Everyone should know a good cassoulet recipe. Not because we all need to know the French classics, but because stewed meat and beans are awesome.
At its simplest, cassoulet is a casserole of beans, meat and herbs from southwestern France. It originated during the medieval times as a peasant dish and has gained iconic status in France and around the world. The French are very serious about cassoulet, there’s an Académie Universelle du Cassoulet and an official Cassoulet Trail.
This classic French cassoulet recipe is part four of our five-part series on classic French cooking in partnership with All-Clad Canada – we use the 3 qt All Clad Cassoulet pot which is big enough to make 4-6 servings. Don’t miss our Red Wine Braised Short Ribs recipe, How to Cook Duck Breast Like a French Chef or our latest ratatouille recipe which is perfect for those on a gluten-free diet.
We tend to think of the classic cassoulet recipe being pork and white beans, but it may also include duck, goose or mutton. In fact, white beans aren’t the original ingredient either, they were brought over from Latin America in the 16th century by Christopher Colombus, before then fava beans were used.
As for the name? Not surprisingly it’s derived from the deep earthenware cassole baking dish it’s traditionally cooked in. But don’t worry about buying expensive earthenware, to make this recipe at home you simply need oven safe pots.
The History of Cassoulet
Like most legendary dishes, there’s a lot of fact and fiction. The world capital of cassoulet is Castelnaudary…according to Castelnaudary. Many would like to believe that cassoulet became famous in Castelnaudary during the Hundred Years War as villagers gave all their food to create one dish that would give soldiers sustenance to fight their enemy.
Yet the truth is not as combative, the rise of the peasant dish was for economic reasons as women left the farm to become cooks and servants in city homes, bringing the dish with them and incorporating more expensive meat.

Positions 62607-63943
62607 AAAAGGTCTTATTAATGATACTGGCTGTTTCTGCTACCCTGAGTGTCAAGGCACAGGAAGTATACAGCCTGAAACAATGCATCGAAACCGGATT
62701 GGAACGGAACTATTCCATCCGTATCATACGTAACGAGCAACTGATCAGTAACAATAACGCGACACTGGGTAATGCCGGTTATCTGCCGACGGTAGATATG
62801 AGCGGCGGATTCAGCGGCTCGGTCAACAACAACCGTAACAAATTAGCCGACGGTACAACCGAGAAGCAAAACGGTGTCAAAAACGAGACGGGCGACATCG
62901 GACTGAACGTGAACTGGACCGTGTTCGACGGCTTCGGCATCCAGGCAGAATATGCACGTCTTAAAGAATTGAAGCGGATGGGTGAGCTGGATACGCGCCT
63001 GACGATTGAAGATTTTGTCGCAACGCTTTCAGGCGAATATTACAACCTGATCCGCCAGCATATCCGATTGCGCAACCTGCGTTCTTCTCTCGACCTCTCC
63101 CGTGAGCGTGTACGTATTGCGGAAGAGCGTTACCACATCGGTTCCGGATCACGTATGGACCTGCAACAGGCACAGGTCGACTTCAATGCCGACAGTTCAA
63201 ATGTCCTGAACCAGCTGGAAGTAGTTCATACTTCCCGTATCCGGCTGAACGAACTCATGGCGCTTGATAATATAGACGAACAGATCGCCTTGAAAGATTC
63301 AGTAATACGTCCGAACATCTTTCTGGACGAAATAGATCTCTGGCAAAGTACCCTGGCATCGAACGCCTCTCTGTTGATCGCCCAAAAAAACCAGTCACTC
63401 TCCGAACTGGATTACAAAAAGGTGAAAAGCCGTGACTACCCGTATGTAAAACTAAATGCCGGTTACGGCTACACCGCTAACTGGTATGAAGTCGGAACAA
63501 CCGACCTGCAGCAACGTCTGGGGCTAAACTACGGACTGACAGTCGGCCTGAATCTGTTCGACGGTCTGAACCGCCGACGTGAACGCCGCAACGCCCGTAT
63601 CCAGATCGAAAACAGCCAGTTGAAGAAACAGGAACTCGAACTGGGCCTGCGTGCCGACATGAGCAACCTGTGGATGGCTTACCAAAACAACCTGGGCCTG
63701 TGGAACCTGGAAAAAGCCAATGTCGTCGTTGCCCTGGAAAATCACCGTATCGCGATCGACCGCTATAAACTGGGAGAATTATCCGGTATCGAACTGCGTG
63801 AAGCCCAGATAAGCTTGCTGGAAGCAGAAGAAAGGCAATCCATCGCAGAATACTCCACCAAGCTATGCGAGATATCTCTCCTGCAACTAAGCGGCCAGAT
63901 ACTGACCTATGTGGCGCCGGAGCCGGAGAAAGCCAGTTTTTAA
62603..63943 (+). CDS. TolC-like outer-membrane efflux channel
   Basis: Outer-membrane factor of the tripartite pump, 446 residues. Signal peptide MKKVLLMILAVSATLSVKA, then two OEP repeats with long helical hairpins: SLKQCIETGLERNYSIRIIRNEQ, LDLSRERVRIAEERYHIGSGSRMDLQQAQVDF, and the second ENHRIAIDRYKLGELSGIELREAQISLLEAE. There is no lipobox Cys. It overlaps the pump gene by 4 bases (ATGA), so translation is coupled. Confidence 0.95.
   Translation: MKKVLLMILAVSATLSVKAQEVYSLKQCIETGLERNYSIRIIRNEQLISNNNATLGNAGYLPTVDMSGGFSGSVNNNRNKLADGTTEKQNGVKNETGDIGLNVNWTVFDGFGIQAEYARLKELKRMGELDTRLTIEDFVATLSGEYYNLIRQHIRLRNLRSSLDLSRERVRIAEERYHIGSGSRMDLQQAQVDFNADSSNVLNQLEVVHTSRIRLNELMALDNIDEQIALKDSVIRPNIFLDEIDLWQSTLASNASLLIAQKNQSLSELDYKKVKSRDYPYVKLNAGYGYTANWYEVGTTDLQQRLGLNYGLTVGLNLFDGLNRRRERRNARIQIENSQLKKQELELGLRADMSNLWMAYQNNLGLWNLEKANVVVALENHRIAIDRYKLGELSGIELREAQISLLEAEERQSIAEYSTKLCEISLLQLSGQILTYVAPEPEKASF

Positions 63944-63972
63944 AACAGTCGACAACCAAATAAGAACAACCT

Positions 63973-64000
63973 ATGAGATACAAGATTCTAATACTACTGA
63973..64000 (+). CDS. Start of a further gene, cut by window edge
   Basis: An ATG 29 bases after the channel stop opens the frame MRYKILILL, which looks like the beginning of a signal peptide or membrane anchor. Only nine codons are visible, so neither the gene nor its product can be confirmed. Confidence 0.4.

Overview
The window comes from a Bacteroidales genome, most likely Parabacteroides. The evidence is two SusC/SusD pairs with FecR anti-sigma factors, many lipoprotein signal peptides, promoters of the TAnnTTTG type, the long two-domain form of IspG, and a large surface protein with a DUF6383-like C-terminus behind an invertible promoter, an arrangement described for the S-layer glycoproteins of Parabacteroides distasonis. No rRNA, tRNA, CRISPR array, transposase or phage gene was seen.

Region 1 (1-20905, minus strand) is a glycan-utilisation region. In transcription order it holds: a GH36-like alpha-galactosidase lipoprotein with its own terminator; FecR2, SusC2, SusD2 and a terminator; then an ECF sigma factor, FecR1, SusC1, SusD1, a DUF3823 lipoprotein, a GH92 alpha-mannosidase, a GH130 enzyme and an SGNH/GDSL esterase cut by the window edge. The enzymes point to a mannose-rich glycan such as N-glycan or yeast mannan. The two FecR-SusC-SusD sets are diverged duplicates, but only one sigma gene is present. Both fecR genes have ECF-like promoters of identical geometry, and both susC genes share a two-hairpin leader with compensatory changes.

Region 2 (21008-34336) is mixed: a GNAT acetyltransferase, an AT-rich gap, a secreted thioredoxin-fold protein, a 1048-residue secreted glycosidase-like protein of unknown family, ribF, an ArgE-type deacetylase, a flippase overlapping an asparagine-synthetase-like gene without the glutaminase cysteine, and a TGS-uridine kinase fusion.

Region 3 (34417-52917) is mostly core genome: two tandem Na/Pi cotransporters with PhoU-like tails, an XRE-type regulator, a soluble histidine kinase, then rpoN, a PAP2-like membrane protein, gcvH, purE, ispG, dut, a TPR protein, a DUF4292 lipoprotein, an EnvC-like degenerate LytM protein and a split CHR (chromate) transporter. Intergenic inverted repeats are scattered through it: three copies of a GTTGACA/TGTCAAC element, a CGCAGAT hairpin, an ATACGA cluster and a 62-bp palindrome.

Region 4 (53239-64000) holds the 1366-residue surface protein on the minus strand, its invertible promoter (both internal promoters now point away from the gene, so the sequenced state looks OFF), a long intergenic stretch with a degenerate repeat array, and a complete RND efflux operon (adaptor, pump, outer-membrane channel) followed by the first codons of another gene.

And although the French are credited with the invention of the dish, the origin of cassoulet is Arabic. Historians have found record of a cookbook with a form of cassoulet and it’s believed it was brought to France in the 7th century.
Cassoulet in France
There is no one cassoulet recipe in France, even in the Languedoc region where it is from the three main cities have different recipe: the Castelnaudary cassoulet recipe uses duck confit, pork shoulder and sausage, the Toulouse cassoulet recipe uses duck confit and sausage with a bread crust, the Auch cassoulet uses only duck and goose. For this reason alone the Cassoulet Trail was needed.
While this is a low and slow kind of dish it’s so popular in France that you can also buy it canned in a grocery store. Prices range from cheap beans and sausage to more decadent options with duck confit and lamb.
Cassoulet Around the World
Not surprisingly there are many meat and bean stews found around the world – fabada in Spain, l’ollada in Catalonia, pasulj in Balkan countries, feijoada in Brazil and many more.
- 1 cup dry white navy beans
- 6oz pork belly
- ¼ lbs streaky bacon, diced
- 1 large white onion, diced
- 2 stalks celery, diced
- 1 large carrot, peeled and diced
- 2 cloves garlic, minced
- 3 sprigs thyme
- 3 sprigs rosemary
- 1 28oz can diced tomatoes
- 500ml veal jus
- 1 bunch parsley, chopped
- 1 sprig thyme, leaves picked
- Soak beans overnight at room temperature. Rinse the next morning and place in large pot. Cover beans with fresh water and bring to a boil. Reduce heat and simmer 30 minutes. Drain and set aside
- Preheat oven to 350F.
- Place pot over medium-high heat, sear pork belly fat side down to render and caramelize, remove from pan and set aside.
- Place same pot over medium heat, sweat bacon to release fat.
- Add in onion, carrot, celery, sweat 3 more minutes.
- Add in garlic and sweat 2 minutes.
- Add beans, pork belly and all remaining ingredients, except final two (parsley and thyme leaves).
- Cover with lid and bake at 350F for 2.5-3 hours. Stirring often until beans reach desired tenderness.
- Skim fat and add freshly chopped parsley.
- Garnish with thyme leaves.